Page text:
boston

  More than fifty years before the American Revolution, Boston was in revolt against the tyrannies of the Crown, Puritan Authority, and Superstition.

In The Fever of 1721, Stephen Coss tells the story of a year that changed the course of medical history, American journalism, and colonial revolution.

During the worst smallpox epidemic in Boston history Cotton Mather convinced Doctor Zabdiel Boylston to try a procedure that he believed would prevent death—by making an incision in the arm of a healthy person and implanting it with smallpox. “Inoculation” led to vaccination, one of the most profound medical discoveries in history. Public outrage forced Boylston into hiding, and Mather’s house was firebombed.

whitehouse.gov

Massachusetts Democratic leaders are welcoming a special guest at their annual Labor Day breakfast in Boston — President Barack Obama.

  If Boston gets the Olympics in 2024, what’s in it for the rest of the state?

That’s the question Massachusetts Representative Richard Neal wants to answer, as he tells WAMC’s Alan Chartock in today’s Congressional Corner.

  In December 1969, the Museum of Fine Arts announced the acquisition of an unknown and un-catalogued painting attributed to Raphael. Boston’s coup made headlines around the world. Soon afterward, an Italian art sleuth began investigating the details of the painting’s export from Italy, challenging the museum’s right to ownership. Simultaneously, experts on both sides of the Atlantic debated its authenticity.

Belinda Rathbone, daughter of Perry Rathbone, the director of the Museum of Fine Arts, Boston from 1955 to 1972, will discuss her book: The Boston Raphael: A Mysterious Painting, an Embattled Museum in an Era of Change, and a Daughter’s Search for the Truth at the Clark Art Institute on Sunday, April 26th at 3 pm.

3/25/15 Panel

Mar 25, 2015

  The Roundtable Panel: a daily open discussion of issues in the news and beyond.

Today's panelists are WAMC's Alan Chartock, Associate Editor of The Times Union, Mike Spain, and WAMC newsman Ray Graf.

Scheduled topics include: Afghanistan Pullout; No Survivors in French Alps Crash; Tunisian Attack Aftermath; Boston Vote on Olympics; Bill Cosby Tour.

2/11/15 Panel

Feb 11, 2015

  The Roundtable Panel: a daily open discussion of issues in the news and beyond.

Today's panelists are WAMC’s Alan Chartock, SUNY at Albany journalism professor and investigative journalist, Rosemary Armao, and political consultant, Libby Post.

Topics include ISIS Hostage Death; Brian Williams suspended; Jon Stewart leaving “The Daily Show;” Alabama Hearing; and Boston Snow.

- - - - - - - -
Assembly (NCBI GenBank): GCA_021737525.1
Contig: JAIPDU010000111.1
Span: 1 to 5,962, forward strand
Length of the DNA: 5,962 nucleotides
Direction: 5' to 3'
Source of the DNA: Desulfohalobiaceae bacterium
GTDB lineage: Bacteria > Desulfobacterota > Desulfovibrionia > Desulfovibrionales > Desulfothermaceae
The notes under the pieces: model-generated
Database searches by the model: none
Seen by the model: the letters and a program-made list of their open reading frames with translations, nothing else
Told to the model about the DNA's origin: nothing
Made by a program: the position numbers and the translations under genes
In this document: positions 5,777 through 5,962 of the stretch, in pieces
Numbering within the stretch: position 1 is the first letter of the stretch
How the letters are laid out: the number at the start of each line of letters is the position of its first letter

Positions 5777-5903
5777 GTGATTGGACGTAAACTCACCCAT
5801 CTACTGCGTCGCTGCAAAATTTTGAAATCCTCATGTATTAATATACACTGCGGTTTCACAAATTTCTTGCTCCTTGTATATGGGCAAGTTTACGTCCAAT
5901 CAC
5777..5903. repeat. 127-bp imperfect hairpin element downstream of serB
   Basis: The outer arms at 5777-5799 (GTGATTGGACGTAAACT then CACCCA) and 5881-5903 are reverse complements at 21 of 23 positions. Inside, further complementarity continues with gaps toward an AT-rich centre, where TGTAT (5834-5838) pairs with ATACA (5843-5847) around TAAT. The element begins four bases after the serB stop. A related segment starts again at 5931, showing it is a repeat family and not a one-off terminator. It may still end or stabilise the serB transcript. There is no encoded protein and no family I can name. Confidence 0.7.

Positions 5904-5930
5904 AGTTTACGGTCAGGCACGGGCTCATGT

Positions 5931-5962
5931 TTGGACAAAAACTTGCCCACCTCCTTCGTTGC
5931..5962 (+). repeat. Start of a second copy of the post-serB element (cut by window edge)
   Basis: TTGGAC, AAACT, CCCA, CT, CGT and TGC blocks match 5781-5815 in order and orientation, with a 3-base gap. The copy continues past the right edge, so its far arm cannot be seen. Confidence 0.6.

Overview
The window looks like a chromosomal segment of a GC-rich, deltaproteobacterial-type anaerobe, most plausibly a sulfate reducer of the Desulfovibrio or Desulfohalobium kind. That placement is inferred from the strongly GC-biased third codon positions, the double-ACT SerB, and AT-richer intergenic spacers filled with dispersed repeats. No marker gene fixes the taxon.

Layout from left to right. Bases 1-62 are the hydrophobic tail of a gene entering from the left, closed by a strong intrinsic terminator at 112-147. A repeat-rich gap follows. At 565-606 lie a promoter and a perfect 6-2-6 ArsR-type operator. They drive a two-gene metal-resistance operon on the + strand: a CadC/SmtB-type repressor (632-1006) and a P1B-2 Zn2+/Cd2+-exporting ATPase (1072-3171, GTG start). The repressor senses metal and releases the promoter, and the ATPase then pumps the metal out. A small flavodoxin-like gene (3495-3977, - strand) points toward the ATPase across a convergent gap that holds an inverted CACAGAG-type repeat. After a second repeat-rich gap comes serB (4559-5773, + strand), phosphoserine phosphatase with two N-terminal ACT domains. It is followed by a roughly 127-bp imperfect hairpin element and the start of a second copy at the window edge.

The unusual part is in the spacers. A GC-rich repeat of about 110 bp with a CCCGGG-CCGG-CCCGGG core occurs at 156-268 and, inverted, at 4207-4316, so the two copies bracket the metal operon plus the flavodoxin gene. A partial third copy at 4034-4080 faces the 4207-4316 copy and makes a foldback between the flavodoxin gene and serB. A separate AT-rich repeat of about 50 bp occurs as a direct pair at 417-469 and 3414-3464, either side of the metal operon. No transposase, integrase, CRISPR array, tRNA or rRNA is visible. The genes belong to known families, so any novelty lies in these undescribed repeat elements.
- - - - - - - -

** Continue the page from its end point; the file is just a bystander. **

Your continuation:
The life of legendary former Boston Mayor Tom Menino was celebrated today at a funeral in the neighborhood church where he was baptized as a child. The funeral brought together top national and state politicians, sports figures, friends and former staffers of the city’s longest-serving mayor.

Tom Menino was mourned and laid to rest Monday in a ceremony that he had largely pre-planned including the processional route, the speakers, the hymns, and the roughly 1,000 guests invited to the private funeral mass.

    

In 1968 WBCN FM in Boston introduced underground rock to New England. As a parade of colorful characters passed by its microphones for 41 years, WBCN attained iconic status as one of the most important American radio stations in history.

A history of the radio station has now been written by Carter Alan, WBCN DJ for nineteen years. The title of the book is Radio Free Boston: The Rise and Fall of WBCN.

Courtesy Voice of America

James Brooke will come home to the Berkshires this week. A native of Lenox, who attended Berkshire Country Day School and Yale University, has been a lifelong foreign correspondent, most recently covering Russia and the former Soviet Union for the Voice of America. 

James Brooke will be at the Lenox Library tomorrow evening at 7 p.m. for a free lecture on how Russia views the Boston Marathon, now that one Tsarnaev brother is dead, and another is in custody. He spoke today with WAMC’s Brian Shields.

Minnesota National Guard, flickr

Blood drive coordinators in New York’s Hudson Valley are dedicating their upcoming blood drives to those in Boston who suffered as a result of the explosions at the Boston Marathon.

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